Off-campus UMass Amherst users: To download campus access dissertations, please use the following link to log into our proxy server with your UMass Amherst user name and password.

Non-UMass Amherst users: Please talk to your librarian about requesting this dissertation through interlibrary loan.

Dissertations that have an embargo placed on them will not be available to anyone until the embargo expires.

ORCID

Document Type

Open Access Thesis

Degree Program

Regional Planning

Degree Type

Master of Regional Planning (M.R.P.)

Year Degree Awarded

2019

Month Degree Awarded

September

Abstract

The alternative food movement claims varied goals such as building environmental sustainability, strengthening local economies, and promoting health equity, yet critics argue that the movement’s transformative potential is threatened by a lack of shared vision. Literature suggests that community-based multi-stakeholder coalitions are a useful tool for building consensus around food systems futures. But what kinds of futures? Home Grown Springfield is a school food initiative aimed at reducing hunger in Springfield, MA by serving healthy, homemade, and locally-sourced meals via the Culinary and Nutrition Center, a brand-new full-service commercial kitchen and storage facility. This qualitative case study examines the engagement process of the Culinary and Nutrition Center’s Advisory Council, a multi-stakeholder coalition convened in 2018 to guide the project. The engagement process was envisioned by the Springfield Food Policy Council, Springfield Public Schools, and Sodexo, and funded by the Henry P. Kendall Foundation. Research findings suggests that engagement of diverse actors promotes expanded project visions, which results in more holistic, progressive, and potentially transformative food systems change. In addition, it reveals challenges around the process of authentic community engagement and the dynamics of power-sharing between project leaders and community members. This research has multiple objectives: 1) to document the first year of the Advisory Council’s process for its own reflection; 2) to demonstrate the need for planners to help facilitate diverse cross-sector engagement for more holistic and progressive regional planning; and 3) to highlight the critical need for community leadership and decision-making in planning for sustainable and equitable community development.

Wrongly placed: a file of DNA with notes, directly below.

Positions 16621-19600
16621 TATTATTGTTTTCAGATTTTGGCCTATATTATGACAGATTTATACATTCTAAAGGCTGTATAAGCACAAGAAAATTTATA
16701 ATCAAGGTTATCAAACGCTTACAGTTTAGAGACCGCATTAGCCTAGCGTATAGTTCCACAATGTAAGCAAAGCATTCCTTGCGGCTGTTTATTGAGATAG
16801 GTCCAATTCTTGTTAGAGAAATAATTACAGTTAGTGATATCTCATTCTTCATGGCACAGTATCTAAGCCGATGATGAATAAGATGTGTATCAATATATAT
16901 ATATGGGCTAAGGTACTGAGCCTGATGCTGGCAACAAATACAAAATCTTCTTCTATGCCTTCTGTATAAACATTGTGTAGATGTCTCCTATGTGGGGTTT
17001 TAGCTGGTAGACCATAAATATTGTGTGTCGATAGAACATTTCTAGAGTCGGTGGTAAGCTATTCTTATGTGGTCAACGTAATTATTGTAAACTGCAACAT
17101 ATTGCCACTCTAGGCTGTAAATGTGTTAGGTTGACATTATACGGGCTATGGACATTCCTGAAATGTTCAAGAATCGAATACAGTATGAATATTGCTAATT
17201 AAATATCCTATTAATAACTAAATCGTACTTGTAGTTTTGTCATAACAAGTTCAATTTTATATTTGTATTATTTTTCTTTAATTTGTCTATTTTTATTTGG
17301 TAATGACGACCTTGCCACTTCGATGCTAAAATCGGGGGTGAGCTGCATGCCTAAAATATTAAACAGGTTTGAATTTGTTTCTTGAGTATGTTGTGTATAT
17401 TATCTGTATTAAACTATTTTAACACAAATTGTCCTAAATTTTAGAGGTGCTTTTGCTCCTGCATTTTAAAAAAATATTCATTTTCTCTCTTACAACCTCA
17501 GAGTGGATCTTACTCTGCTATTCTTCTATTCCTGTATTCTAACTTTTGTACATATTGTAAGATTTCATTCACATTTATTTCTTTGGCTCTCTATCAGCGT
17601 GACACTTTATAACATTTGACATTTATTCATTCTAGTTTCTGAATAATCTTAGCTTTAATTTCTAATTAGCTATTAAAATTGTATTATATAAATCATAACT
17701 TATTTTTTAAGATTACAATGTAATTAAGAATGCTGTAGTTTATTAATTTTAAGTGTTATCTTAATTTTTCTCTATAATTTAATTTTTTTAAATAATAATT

First Advisor

Mark Hamin

Second Advisor

Catherine Sands

Third Advisor

Krista Harper

Share

COinS